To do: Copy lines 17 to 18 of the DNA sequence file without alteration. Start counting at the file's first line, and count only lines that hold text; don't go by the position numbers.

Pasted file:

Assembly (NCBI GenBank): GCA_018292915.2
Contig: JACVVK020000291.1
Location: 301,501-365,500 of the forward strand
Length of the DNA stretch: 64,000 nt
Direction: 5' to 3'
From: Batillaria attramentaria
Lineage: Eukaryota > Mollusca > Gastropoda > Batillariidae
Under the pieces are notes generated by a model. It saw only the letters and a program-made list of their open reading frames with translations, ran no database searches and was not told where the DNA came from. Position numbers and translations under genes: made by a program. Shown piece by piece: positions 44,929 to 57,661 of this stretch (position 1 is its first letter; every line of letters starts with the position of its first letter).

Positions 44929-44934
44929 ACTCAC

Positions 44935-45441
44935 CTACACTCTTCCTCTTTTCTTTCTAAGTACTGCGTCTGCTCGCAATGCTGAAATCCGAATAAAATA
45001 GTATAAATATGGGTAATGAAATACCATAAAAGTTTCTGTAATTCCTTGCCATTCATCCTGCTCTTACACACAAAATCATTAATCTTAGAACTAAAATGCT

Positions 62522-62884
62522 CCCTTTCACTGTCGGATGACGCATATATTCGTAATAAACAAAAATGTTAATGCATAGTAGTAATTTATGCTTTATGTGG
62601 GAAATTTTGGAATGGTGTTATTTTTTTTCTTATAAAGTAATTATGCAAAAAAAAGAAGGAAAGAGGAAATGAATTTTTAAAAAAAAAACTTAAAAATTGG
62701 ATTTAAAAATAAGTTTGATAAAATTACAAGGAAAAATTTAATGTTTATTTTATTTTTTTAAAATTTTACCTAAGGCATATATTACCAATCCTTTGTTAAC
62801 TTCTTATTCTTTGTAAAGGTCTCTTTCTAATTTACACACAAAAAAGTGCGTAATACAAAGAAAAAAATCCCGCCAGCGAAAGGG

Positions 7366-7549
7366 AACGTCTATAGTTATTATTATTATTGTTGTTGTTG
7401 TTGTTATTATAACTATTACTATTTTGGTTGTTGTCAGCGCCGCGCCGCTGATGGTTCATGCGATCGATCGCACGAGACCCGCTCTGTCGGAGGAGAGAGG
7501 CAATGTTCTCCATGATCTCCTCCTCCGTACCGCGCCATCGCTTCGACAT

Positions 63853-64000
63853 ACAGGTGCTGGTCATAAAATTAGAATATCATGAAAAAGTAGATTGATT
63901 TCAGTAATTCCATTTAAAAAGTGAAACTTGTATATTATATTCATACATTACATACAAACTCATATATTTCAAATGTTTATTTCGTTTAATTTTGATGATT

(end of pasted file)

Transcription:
62701 ATTTAAAAATAAGTTTGATAAAATTACAAGGAAAAATTTAATGTTTATTTTATTTTTTTAAAATTTTACCTAAGGCATATATTACCAATCCTTTGTTAAC
62801 TTCTTATTCTTTGTAAAGGTCTCTTTCTAATTTACACACAAAAAAGTGCGTAATACAAAGAAAAAAATCCCGCCAGCGAAAGGG